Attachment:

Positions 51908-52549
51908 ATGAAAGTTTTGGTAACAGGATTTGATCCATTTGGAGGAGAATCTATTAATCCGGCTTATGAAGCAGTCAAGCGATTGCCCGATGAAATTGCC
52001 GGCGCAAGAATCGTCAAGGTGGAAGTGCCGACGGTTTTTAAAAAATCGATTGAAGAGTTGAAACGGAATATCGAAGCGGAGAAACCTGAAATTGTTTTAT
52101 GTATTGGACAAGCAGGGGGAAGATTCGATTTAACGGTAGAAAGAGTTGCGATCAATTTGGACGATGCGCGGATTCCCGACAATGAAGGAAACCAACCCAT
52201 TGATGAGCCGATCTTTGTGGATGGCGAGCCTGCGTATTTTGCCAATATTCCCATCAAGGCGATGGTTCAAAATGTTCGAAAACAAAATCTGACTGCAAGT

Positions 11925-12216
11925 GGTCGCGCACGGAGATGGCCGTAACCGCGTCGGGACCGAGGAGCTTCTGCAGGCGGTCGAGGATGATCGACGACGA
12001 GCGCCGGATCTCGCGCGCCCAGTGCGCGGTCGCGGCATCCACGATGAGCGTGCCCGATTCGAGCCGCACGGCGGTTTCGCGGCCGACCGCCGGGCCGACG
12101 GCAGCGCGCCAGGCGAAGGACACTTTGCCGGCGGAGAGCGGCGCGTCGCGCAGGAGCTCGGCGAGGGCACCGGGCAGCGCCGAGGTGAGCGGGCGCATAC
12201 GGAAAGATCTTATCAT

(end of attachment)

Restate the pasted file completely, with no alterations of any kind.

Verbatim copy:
Positions 51908-52549
51908 ATGAAAGTTTTGGTAACAGGATTTGATCCATTTGGAGGAGAATCTATTAATCCGGCTTATGAAGCAGTCAAGCGATTGCCCGATGAAATTGCC
52001 GGCGCAAGAATCGTCAAGGTGGAAGTGCCGACGGTTTTTAAAAAATCGATTGAAGAGTTGAAACGGAATATCGAAGCGGAGAAACCTGAAATTGTTTTAT
52101 GTATTGGACAAGCAGGGGGAAGATTCGATTTAACGGTAGAAAGAGTTGCGATCAATTTGGACGATGCGCGGATTCCCGACAATGAAGGAAACCAACCCAT
52201 TGATGAGCCGATCTTTGTGGATGGCGAGCCTGCGTATTTTGCCAATATTCCCATCAAGGCGATGGTTCAAAATGTTCGAAAACAAAATCTGACTGCAAGT

Positions 11925-12216
11925 GGTCGCGCACGGAGATGGCCGTAACCGCGTCGGGACCGAGGAGCTTCTGCAGGCGGTCGAGGATGATCGACGACGA
12001 GCGCCGGATCTCGCGCGCCCAGTGCGCGGTCGCGGCATCCACGATGAGCGTGCCCGATTCGAGCCGCACGGCGGTTTCGCGGCCGACCGCCGGGCCGACG
12101 GCAGCGCGCCAGGCGAAGGACACTTTGCCGGCGGAGAGCGGCGCGTCGCGCAGGAGCTCGGCGAGGGCACCGGGCAGCGCCGAGGTGAGCGGGCGCATAC
12201 GGAAAGATCTTATCAT